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Cappuccino vs Latte: which one should you choose?
Most people surely tasted cappuccino and latte, some might even consider them as favorites.
But can you distinguish the difference between cappuccino and latte, if they ever differ at all?
The short answer is:
The main difference between cappuccino and latte lies on the volume of the foamed milk or froth and steamed milk.
According to the Standards of the Specialty Coffee Association of America (SCAA), a cappuccino is a 5 ounce beverage made up of a single shot espresso, steamed milk, and with at least 1 centimetre milk foam.
While a Latte is an 8 ounce beverage with 1 - 2 shots of espresso, two thirds steamed milk, topped with very little foam.
Traditionally, a cappuccino has equal parts of espresso, steamed milk, and foamed milk (1/3 of everything).
While the traditional latte has more steamed milk (4/6) than foamed milk (1/6) and espresso (1/6).
And since it's the foamed milk that makes the difference, the process of frothing the milk also differs.
Below, I have a complete guide on how to make these two, so you can decide over cappuccino or latte.
In making a Cappuccino, there are three essential things to consider: espresso, steamed milk, and milk foam.
Since Cappuccino is an espresso based drink, it is important to start the process by making a good shot of espresso.
First, we need to preheat the espresso machine to make sure that the hot water has a temperature of 190 to 196 degrees Fahrenheit.
Then, we will need to have about 8 grams of freshly ground coffee tamped and leveled into a portafilter.
After that, place it in your calibrated espresso machine, and let the brewing process happen for about 20-30 seconds.
The good shot of espresso has an aromatic, golden brown crema on top.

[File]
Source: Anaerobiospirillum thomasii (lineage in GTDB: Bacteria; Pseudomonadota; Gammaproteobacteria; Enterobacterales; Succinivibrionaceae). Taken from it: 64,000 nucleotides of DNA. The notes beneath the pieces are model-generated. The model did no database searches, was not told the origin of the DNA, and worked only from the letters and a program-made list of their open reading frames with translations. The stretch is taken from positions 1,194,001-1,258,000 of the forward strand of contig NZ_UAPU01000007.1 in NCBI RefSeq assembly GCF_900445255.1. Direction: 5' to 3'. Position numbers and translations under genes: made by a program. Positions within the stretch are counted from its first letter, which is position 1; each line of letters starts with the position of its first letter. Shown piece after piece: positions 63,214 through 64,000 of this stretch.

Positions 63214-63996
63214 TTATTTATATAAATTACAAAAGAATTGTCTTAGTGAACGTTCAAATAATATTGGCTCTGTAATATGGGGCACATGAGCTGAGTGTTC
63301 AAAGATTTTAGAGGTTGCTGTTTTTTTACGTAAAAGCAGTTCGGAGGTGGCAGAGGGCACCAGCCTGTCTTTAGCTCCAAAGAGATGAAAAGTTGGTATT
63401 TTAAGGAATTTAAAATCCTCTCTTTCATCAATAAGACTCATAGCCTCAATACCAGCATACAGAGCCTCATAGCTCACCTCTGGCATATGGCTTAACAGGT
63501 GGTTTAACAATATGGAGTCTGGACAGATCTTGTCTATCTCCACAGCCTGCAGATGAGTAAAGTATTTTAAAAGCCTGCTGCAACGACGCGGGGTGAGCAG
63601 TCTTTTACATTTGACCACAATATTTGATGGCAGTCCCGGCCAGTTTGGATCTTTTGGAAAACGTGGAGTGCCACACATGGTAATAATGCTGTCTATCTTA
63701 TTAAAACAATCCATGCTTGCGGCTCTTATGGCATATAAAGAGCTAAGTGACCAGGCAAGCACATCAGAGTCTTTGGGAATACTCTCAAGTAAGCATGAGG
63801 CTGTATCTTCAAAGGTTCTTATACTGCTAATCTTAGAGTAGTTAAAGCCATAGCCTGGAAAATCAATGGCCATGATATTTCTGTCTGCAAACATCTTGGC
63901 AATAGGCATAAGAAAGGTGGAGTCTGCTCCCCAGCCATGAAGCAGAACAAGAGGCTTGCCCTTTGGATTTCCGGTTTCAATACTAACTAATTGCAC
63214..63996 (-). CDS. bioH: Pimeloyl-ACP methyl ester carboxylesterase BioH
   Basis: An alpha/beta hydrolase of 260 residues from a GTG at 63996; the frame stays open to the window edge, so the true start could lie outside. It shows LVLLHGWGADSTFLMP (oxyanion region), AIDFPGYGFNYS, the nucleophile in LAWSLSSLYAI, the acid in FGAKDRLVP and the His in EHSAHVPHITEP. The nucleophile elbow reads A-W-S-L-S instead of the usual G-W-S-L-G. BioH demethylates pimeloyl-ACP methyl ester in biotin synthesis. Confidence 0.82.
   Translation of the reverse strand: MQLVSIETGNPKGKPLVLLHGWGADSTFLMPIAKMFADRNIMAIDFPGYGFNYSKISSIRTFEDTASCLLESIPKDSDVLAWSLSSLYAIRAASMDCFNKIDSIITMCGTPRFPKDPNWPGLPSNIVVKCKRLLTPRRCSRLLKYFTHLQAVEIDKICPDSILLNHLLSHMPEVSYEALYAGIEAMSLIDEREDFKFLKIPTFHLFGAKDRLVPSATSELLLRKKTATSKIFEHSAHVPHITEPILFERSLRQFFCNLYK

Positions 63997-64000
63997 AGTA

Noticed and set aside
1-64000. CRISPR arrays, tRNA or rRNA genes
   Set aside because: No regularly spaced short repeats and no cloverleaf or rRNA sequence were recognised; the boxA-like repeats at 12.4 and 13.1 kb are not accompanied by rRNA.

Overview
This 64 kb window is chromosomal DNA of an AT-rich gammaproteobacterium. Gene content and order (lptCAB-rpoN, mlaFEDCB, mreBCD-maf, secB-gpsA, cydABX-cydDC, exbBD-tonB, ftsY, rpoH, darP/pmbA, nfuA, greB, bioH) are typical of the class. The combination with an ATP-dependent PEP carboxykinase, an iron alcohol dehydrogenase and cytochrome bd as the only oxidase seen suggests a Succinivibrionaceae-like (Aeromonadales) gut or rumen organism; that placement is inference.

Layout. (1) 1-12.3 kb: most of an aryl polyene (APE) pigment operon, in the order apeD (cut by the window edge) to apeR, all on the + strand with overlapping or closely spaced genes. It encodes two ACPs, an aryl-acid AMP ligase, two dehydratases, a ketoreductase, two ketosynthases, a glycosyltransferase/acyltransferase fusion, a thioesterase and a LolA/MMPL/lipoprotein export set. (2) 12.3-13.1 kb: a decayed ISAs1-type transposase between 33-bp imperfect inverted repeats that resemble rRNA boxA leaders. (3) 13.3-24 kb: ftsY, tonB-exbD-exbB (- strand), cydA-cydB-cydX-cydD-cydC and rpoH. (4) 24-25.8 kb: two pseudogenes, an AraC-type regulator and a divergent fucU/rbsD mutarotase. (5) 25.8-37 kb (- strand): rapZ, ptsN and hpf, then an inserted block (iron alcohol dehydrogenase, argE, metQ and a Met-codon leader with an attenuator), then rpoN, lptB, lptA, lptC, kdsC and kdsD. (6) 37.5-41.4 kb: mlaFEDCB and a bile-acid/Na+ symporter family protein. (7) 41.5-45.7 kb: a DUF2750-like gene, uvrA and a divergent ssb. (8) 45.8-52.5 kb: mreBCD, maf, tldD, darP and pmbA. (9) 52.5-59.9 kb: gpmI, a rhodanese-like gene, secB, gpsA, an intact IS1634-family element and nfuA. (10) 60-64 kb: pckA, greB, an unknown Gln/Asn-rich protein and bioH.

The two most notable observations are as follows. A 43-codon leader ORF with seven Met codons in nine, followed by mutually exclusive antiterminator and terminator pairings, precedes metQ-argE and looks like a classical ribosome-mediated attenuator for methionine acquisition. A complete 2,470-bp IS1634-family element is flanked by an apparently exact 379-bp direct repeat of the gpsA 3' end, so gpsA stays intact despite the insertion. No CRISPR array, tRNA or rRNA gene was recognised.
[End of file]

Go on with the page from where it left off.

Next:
Before we start steaming and frothing the milk, we have to rinse the steam wand first by dipping it into the water then releasing steam for a few seconds.
Aside from the steam wand, we also need a stainless milk jug, a thermometer, and a cold milk for this procedure.
By the way, the ideal milk for a cappuccino is the 2% (partially skimmed milk) because it's creamy and the easiest to froth.
Start by placing the cold milk to the cold stainless milk jug, and place a thermometer inside, too. The milk should only occupy two-thirds of your milk jug, so it won't spill once frothed.
Then, dip the steam wand into the milk, and see to it that the milk jug is in a slant position.
After that, let off the steam, create a whirlpool-looking motion by moving your milk jug clockwise, and start incorporating air into your milk.
The milk will double in volume, but you must stop when your thermometer reached 150 degrees Fahrenheit, or else your milk will have a burnt taste.
Once you're done frothing the milk, turn off the steam and remove the wand from your milk.
If you see huge bubbles on your milk foam, remove it by moving your milk jug in a circular motion, and tapping its bottom to the surface.
Now that your espresso and milk are both ready for cappuccino, pour your espresso first in a mug, then gently pour the frothed milk over.
Optional step: Some coffee drinkers prefer to add a dash of chocolate or cinnamon powder on top of their cappuccino.
Let's now proceed with the other half of our cappuccino vs latte comparison.
Check out this video which is very helpful
Optional step: Some barista prefer to pour the milk while decorating the drink with a latte art (usual latte arts are Rosetta and heart).
Check out this amazing video on how to make latte art.
Just like with cappuccino, a latte is also an espresso based drink, which also requires an espresso and steamed milk.
Latte can be prepared by using a single or double shots of espresso, depending on the culture or the person.
Just like with the step I mentioned above, espresso preparation for both cappuccino and latte are just the same.
Though the one I stated above is intended for a single shot espresso, you won't need to repeat the process if you prefer a double shot.
Portafilters with two holes are capable of producing double shots of espresso within 20 - 30 seconds.
All you have to do is place 15 grams of ground coffee into the portafilter, instead of 8 grams. And with the right tamping and calibrated machine, it should produce a good shot of espresso.
When steaming the milk for the latte, you will also need to have a cold milk, a milk jug, a steam wand, and a thermometer.